Directed by: Steven Kostanski and Jeremy Gillespie

Starring: Aaron Poole and Kenneth Welsh

How I Watched: Amazon Instant Video

Review by Eric Scot Lemons

Everyone has their ideal movie in their head. The one they always wished they could make or at least see. Characters that speak on themes that are important to you. The addition of plot twists and full frontal male nudity. Everyone has something they want their favorite movie to be. I want to see an 80;s style cosmic horror film that feels equal part Lovecraft and Cronenberg. I want practical effects and an ending that feels completely batshittingly disconnected from the first act. And folks, I have seemingly found this film. Or so I thought.

The Void is a film that was produced in 2016 and feels very much like a full-length film cousin of Stranger Things. It doesn’t initially try anything too daring, starting with a small town sheriff’s deputy finding a man who has run away from some seemingly bad men. He brings this man to the nearest hospital, which unfortunately is under reconstruction after a recent fire and thus, suffers from a limited staff. And the deputy’s ex-wife works there also, which is the kind of coincidence that happens in films all the fucking time to give emotional depth, but tends to just break down fourth walls.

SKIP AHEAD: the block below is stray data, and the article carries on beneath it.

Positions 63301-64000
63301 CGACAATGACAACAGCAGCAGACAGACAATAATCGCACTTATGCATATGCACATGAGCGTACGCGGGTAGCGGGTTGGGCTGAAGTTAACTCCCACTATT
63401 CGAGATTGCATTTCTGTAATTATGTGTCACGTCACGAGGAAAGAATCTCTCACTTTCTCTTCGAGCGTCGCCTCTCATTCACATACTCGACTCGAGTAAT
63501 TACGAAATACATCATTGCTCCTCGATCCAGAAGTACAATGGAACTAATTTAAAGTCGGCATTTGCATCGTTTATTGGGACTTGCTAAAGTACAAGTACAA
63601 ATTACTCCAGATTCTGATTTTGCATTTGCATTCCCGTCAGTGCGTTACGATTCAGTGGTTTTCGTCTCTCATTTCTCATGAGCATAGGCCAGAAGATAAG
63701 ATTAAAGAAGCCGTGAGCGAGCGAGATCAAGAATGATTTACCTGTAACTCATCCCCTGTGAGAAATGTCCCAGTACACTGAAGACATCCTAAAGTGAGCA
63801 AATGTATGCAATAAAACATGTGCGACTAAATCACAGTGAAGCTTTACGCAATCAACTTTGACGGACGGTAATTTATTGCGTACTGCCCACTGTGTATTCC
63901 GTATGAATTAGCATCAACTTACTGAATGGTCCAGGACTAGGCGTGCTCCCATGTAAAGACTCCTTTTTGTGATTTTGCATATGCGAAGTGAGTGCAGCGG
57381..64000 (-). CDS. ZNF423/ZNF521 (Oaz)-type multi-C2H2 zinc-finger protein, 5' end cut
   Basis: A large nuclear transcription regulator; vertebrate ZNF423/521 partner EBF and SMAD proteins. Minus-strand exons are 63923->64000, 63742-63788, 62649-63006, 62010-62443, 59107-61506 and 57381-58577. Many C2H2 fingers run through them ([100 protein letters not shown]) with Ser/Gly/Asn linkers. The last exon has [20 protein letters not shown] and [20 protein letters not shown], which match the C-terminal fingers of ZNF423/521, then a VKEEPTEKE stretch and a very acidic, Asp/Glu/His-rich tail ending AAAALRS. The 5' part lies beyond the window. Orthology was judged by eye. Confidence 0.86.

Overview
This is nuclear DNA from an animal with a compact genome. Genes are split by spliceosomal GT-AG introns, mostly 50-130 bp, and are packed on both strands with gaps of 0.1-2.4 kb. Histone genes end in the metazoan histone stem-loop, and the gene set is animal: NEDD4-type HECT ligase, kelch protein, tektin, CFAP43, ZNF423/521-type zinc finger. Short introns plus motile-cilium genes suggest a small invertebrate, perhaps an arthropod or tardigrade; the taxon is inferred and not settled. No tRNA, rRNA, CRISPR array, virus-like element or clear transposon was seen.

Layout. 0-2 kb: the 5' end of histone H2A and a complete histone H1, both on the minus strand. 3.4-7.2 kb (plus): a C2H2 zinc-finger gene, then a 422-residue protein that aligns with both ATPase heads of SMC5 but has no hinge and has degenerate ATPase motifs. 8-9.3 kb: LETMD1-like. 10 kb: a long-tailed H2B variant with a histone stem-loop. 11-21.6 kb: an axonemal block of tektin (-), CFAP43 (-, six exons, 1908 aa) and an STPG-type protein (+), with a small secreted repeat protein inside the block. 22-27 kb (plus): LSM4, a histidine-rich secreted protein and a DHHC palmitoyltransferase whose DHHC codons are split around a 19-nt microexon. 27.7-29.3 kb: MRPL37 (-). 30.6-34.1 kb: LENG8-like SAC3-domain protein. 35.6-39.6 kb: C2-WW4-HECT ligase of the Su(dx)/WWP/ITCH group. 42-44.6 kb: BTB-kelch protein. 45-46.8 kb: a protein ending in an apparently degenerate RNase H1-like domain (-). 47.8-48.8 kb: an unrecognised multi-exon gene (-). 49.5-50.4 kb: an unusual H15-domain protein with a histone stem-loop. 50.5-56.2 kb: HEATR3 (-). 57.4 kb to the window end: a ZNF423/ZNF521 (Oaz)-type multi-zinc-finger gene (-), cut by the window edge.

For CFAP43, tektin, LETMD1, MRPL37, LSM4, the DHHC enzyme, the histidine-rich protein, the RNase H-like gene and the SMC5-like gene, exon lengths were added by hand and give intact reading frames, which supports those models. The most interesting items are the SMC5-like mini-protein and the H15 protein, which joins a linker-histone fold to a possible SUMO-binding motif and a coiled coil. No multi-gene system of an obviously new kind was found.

But forgiving that, shit goes full fucking insanity pretty fast when a whole host of white cloaked figures descend and surround the building, killing anyone who wishes to enter or exit. Their perfectly starched and ironed cloaks look very KKK outside of the black triangle over the face, presumably so they can see. Also, one of the nurses has killed one of the patients and therefore has also decided to cut her own face from her skull. So that’s cool. She is killed, but pretty immediately comes back as a giant bloody tentacle monster which has to be re-killed. It is pretty fucking sweet to watch. And this all happens in the first act. Are you pumped, cause I am fucking pumped.

Then the second act hits and shit slows way the fuck down. It becomes the same dynamic that plays out in every single location horror film. Mistrust, survival runs, and hashing out personal issues that really don’t matter but again, add depth. I really don’t want to ruin the rest of the film for you, because the third act is a masterclass on mind-blowing and face shredding.